NASA’s Mars Helicopter Spots Gear That Helped Perseverance Rover Land

Perseverance’s backshell, supersonic parachute, and associated debris field is seen strewn across the Martian surface in this image captured by NASA’s Ingenuity Mars Helicopter during its 26th flight on April 19, 2022. (Credit: NASA/JPL-Caltech)

Eyeing some of the components that enabled the rover to get safely to the Martian surface could provide valuable insights for future missions.

PASADENA, Calif. (NASA PR) — NASA’s Ingenuity Mars Helicopter recently surveyed both the parachute that helped the agency’s Perseverance rover land on Mars and the cone-shaped backshell that protected the rover in deep space and during its fiery descent toward the Martian surface on Feb. 18, 2021. Engineers with the Mars Sample Return program asked whether Ingenuity could provide this perspective. What resulted were 10 aerial color images taken April 19 during Ingenuity’s Flight 26.

(more…)

NASA Extends Ingenuity Helicopter Mission

The Ingenuity Mars Helicopter’s carbon fiber blades can be seen in this image taken by the Mastcam-Z instrument aboard NASA’s Perseverance Mars rover on April 8, 2021, the 48th Martian day, or sol, of the mission. (Credit: NASA/JPL-Caltech/ASU)

PASADENA, Calif. (NASA PR) — With its recent 21st flight complete, the Red Planet rotorcraft is on its way to setting more records during its second year of operations.

(more…)

NASA’s Ingenuity Mars Helicopter Reaches a Total of 30 Minutes Aloft

Ingenuity sits on a slightly inclined surface with about 6-degree tilt at the center of the frame, just north of the southern ridge of “Séíitah” geologic unit. The Perseverance rover’s Mastcam-Z instrument took this image on Dec. 1, 2021, when the rotorcraft was about 970 feet (295 meters) away. (Credits: NASA/JPL-Caltech/ASU/MSSS)

With its recent 17th flight, the Red Planet rotorcraft reaches an airborne milestone the team never considered achievable. Its 18th flight is scheduled for no earlier than today.

PASADENA, Calif. (NASA PR) — The 17th flight of NASA’s Ingenuity Mars Helicopter on Dec. 5 pushed the total flight time past the 30-minute mark. The 117-second sortie brought history’s first aircraft to operate from the surface of another world closer to its original airfield, “Wright Brothers Field,” where it will await the arrival of the agency’s Perseverance Mars rover, currently exploring “South Séítah” region of Mars’ Jezero Crater.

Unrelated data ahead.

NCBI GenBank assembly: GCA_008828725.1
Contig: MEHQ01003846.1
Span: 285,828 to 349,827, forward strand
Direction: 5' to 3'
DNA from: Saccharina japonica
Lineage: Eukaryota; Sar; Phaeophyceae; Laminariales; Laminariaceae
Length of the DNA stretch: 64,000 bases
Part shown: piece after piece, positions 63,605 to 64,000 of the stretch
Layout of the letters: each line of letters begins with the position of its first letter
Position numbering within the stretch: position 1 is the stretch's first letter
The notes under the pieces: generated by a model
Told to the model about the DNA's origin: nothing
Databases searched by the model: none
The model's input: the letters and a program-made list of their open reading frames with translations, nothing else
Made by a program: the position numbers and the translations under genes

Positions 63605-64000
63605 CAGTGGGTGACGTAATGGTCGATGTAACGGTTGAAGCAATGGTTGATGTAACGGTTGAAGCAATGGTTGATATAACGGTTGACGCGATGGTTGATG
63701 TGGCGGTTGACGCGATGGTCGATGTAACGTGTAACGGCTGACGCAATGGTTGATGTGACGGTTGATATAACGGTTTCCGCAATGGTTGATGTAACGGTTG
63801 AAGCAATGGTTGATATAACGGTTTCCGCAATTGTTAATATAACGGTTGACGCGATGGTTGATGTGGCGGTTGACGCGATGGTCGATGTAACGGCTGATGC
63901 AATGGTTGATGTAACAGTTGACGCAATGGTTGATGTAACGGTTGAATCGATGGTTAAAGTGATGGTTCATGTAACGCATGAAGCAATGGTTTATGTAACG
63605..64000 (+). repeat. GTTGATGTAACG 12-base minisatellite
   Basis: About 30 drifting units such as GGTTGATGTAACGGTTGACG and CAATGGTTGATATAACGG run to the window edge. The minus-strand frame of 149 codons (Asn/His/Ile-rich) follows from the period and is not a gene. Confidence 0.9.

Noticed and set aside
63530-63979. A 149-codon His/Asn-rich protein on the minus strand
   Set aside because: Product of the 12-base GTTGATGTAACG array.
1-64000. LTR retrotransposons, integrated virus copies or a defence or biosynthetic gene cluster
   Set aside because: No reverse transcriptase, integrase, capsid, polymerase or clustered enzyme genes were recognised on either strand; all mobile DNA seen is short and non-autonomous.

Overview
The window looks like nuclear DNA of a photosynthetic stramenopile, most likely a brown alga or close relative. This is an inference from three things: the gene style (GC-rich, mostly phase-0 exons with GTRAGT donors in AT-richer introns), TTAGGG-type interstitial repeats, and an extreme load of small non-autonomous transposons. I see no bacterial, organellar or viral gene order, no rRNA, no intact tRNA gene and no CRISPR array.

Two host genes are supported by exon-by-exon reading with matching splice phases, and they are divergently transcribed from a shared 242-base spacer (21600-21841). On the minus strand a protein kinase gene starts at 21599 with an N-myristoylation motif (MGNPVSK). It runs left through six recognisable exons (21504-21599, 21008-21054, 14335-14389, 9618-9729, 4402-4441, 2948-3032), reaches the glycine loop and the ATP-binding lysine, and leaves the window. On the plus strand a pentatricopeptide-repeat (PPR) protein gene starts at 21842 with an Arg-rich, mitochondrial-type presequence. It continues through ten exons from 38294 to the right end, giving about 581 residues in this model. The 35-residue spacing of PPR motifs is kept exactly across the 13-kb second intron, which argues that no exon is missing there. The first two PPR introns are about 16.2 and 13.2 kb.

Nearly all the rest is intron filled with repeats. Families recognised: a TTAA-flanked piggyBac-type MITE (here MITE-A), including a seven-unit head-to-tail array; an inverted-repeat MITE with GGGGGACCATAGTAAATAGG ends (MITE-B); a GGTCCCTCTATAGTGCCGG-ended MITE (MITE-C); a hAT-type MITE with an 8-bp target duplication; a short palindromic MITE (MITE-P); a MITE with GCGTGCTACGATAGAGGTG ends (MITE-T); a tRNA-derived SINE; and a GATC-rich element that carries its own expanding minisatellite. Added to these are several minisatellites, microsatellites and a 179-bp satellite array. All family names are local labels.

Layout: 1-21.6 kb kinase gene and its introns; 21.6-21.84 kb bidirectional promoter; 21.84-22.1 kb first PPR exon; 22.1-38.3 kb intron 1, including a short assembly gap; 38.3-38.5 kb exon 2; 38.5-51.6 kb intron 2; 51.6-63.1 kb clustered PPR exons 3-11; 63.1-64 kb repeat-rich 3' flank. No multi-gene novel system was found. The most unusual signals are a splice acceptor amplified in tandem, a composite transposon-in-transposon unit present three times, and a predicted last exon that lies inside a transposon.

(more…)

Ingenuity Mars Helicopter Flight 17 – Discovering Limits

Topography Between Mars Helicopter and Rover for Flight 17: In this annotated image, Ingenuity’s flight path is depicted in yellow. Perseverance’s location is indicated in the upper left, with the blue line depicting its line of sight to the helicopter’s Flight 17 landing spot. The topographic map below it indicates the altitude of surface features between the rover and helicopter. (Credits: NASA/JPL-Caltech)

by Teddy Tzanetos
Ingenuity Team Lead at NASA’s Jet Propulsion Laboratory

December 9, 2021, Update: 

On Wednesday (Sol 285 in Perseverance’s mission on Mars) the Ingenuity Mars Helicopter relayed additional information on its status. The limited data that was received indicates power aboard the rotorcraft is excellent, which suggests it is in an upright stance, allowing its solar array to efficiently power its six lithium-ion batteries. However, the same line-of-sight issues the team believes impeded communications at the end of Flight 17 still prevented the majority of data packets (including imagery from the flight) to be relayed back to the rover – and then to Earth. The next opportunity for a data transfer is expected to occur sometime within the next several days.


(more…)

Ingenuity Helicopter Flight #15 – Start of the Return Journey on Mars

Perseverance’s First Road Trip: This annotated image of Mars’ Jezero Crater depicts the route NASA’s Perseverance rover is taking during its first science campaign – as well as its path to the location of its second science campaign. Ingenuity will be tasked with joining Perseverance along this journey, with the goal of reaching Jezero’s river delta. (Credits: NASA/JPL-Caltech/University of Arizona)

Written by Teddy Tzanetos
Ingenuity Team Lead at NASA’s Jet Propulsion Laboratory

With conjunction over and our first flight at 2,700 RPM behind us, Ingenuity is ready to begin the journey back to the Wright Brothers Field at the Octavia E. Butler landing site, before venturing beyond. The above figure depicts the mission ahead of Ingenuity, which is to join Perseverance in the trek north along the east edge of Séítah, before traveling west to reach the Jezero ancient river delta.  To accomplish this feat, the Ingenuity team is planning a series of 4-7 flights to return to Wright Brothers Field. Along the way the project is considering preparing a flight software upgrade for our helicopter which will potentially enable new navigation capabilities onboard, and better prepare Ingenuity for the challenges ahead.

(more…)